Uber and Spotify are teaming up. Screenshot: Cult of Mac
Update: Uber and Spotify have confirmed a partnership that will let Spotify Premium subscribers become backseat DJs in Uber cars in 10 cities. The service starts Friday in London, Los Angeles, Mexico City, Nashville, New York, San Francisco, Singapore, Stockholm, Sydney and Toronto.
“The integration couldn’t be easier,” the companies said in a press release. “Simply connect your Spotify account via the Uber app, request a ride, and when you get matched up with a Spotify-enabled Uber, select music that suits your mood. Your tunes will be playing when your Uber arrives, and you can change it up at any time.”
In a much-requested feature, paying Spotify users can now use their iPhone or iPad to control the songs playing on their desktop computer.
Thanks to the update, you can now easily switch between desktop and mobile — perhaps using your iPad to skip and change tracks at a party, or shutting down your laptop, and then picking up listening on your iPhone from exactly where you left off on your phone.
Downloads are dead, long live music streams. Photo: Kobalt/TechCrunch
If you’re searching for further evidence that music streaming is overtaking downloads, look no further than a new report claiming that over the last quarter European revenue from Spotify streams were 13% higher than revenues from iTunes downloads.
The report comes from Kobalt, a company that helps collect music royalties on behalf of thousands of big-name artist. Currently it only collects earnings from Spotify streams in Europe — which means it’s unknown if similar figures are true in the U.S.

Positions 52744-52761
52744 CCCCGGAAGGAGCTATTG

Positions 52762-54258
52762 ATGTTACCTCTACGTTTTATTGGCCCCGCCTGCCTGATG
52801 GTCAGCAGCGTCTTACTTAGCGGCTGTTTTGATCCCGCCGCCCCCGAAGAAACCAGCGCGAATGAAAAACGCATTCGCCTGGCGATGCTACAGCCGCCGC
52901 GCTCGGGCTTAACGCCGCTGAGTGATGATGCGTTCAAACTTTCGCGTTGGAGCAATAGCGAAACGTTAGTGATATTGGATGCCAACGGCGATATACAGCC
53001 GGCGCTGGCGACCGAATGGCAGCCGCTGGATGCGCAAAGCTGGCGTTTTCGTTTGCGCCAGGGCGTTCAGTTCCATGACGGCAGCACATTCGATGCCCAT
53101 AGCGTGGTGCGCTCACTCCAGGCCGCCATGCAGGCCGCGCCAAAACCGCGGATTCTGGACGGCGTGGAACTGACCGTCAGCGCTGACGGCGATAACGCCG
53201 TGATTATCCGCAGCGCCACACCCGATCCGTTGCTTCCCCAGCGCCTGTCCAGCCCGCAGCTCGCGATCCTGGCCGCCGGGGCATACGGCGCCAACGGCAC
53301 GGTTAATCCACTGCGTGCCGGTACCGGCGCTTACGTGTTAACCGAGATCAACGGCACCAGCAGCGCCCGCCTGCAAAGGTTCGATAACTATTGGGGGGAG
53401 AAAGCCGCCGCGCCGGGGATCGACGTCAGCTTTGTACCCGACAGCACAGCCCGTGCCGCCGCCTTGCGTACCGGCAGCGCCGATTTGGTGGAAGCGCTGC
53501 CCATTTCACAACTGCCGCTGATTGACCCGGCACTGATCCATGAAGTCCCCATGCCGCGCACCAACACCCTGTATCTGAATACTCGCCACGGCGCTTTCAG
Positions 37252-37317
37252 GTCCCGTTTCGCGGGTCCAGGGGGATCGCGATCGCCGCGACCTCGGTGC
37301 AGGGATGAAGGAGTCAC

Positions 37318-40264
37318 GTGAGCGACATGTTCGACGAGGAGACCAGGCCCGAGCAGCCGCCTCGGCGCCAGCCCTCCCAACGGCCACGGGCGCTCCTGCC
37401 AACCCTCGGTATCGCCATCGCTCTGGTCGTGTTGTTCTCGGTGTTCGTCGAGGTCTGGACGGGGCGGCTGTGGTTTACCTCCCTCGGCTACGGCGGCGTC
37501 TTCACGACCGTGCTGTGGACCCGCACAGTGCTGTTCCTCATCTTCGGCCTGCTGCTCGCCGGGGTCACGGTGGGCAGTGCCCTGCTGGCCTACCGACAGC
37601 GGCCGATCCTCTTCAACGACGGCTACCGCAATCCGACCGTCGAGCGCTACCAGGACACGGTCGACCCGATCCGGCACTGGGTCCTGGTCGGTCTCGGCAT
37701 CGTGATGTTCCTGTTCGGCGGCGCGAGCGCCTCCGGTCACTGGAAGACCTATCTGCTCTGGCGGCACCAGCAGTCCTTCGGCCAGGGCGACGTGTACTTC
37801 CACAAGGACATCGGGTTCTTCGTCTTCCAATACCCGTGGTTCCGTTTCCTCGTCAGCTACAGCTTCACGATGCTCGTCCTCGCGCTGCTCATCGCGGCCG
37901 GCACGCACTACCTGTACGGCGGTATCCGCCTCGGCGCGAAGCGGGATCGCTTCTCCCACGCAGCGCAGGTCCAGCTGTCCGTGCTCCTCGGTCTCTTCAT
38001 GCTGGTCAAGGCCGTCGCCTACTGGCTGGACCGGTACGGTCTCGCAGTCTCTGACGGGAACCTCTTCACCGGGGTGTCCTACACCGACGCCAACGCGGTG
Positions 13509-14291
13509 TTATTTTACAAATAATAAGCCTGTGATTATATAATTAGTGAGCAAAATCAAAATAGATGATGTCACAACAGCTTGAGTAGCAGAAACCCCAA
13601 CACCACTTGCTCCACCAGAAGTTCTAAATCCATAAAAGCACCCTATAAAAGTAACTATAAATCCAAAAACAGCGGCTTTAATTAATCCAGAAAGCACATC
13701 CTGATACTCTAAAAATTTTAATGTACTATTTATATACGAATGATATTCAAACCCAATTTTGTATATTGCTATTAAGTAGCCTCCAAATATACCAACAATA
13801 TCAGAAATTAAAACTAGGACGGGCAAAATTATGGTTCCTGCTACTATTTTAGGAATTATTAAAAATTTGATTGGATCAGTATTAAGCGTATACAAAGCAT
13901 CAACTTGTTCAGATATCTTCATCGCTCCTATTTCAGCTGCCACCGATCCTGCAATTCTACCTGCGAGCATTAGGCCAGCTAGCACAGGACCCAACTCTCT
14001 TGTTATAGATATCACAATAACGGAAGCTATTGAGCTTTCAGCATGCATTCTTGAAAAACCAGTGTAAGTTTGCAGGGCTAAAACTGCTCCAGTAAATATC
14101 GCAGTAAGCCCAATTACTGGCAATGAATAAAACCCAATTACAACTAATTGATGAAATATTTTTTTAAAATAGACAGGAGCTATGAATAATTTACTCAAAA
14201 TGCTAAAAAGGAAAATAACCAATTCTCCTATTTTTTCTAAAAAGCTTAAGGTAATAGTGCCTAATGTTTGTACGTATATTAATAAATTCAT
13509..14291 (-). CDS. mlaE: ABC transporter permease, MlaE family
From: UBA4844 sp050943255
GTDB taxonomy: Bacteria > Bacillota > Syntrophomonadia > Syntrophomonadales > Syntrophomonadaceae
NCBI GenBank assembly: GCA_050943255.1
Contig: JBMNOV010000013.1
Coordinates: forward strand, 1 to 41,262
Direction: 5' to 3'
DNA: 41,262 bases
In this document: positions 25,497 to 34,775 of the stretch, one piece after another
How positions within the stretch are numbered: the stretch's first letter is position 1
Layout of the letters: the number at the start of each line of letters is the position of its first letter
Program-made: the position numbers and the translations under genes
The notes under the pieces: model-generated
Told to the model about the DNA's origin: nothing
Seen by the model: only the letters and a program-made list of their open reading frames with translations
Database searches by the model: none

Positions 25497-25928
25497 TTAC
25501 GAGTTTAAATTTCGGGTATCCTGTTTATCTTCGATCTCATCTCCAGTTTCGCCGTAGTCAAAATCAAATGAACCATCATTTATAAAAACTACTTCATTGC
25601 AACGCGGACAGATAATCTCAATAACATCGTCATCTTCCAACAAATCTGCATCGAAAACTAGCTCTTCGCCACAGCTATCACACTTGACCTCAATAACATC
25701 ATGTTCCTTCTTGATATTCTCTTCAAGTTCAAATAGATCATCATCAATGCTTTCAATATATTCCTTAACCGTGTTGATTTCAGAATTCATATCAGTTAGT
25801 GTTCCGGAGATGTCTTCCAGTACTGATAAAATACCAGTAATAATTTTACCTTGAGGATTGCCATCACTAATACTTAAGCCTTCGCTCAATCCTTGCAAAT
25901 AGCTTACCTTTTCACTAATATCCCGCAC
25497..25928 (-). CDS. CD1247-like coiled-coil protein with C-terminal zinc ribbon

This time last year, iTunes’ earnings were 32% higher than that of Spotify in Europe, although streaming revenues have tripled over the past two years.
For the last year or two, Spotify’s iPad app has been sadly, pathetically ignored. Like Twitter for Mac and Tweetbot for iPad, the app has lagged behind the iPhone version so badly that it almost feels like using a different service.
Beats Music may have Apple’s support behind it, but it’s still got a long way to go before it tops the crowded online marketplace.
According to new figures from app analytics firm App Annie, Beats is currently trailing industry leaders Pandora and Spotify. In September, both of those services racked up more downloads and earned more revenue than Beats, across both the App Store and Google Play.
Beats was the ninth most downloaded music app in September, with once again Pandora and Spotify taking the lead — but also the likes of Shazam, SoundCloud and even Apple’s own GarageBand receiving more downloads.
This week: the iPad Air 2 reviews are in, and not everyone’s feeling the love; Cult of Mac spends a day with Apple Pay; Yosemite and iOS 8.1 Continuity features delight; a potential cure for the painful #6PlusPinch; some welcome changes rumored for Beats Music; and we wrap with our favorite movie trilogies of all time on an all-new Get To Know Your Cultist.
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Beats Music could cost as little as $5 per month. Photo: Beats/Apple
Having helped pioneer the concept of the $0.99 music track on iTunes, Apple is now trying to bring down the price of streaming music.
According to a new report published by Re/code, Apple is pushing music labels for extensive price cuts that would bring the cost of a Beats Music subscription from its current $10 price point all the way down to $5.
Apple delivers U2’s Songs of Innocence to millions of iTunes users, but not everybody’s buying the hype. Photo: Roberto Baldwin/The Next Web
Thousands of angry iPhone users have found an album they weren’t looking for: U2’s Songs of Innocence.
Instead of making the band’s mediocre new album an opt-in freebie, Apple jammed it down the throats of a half-billion iTunes Store customers, enraging some of the company’s most loyal fans. Whether they wanted the album or not, it’s now showing up as “purchased” in individuals’ iTunes libraries on their computers and phones.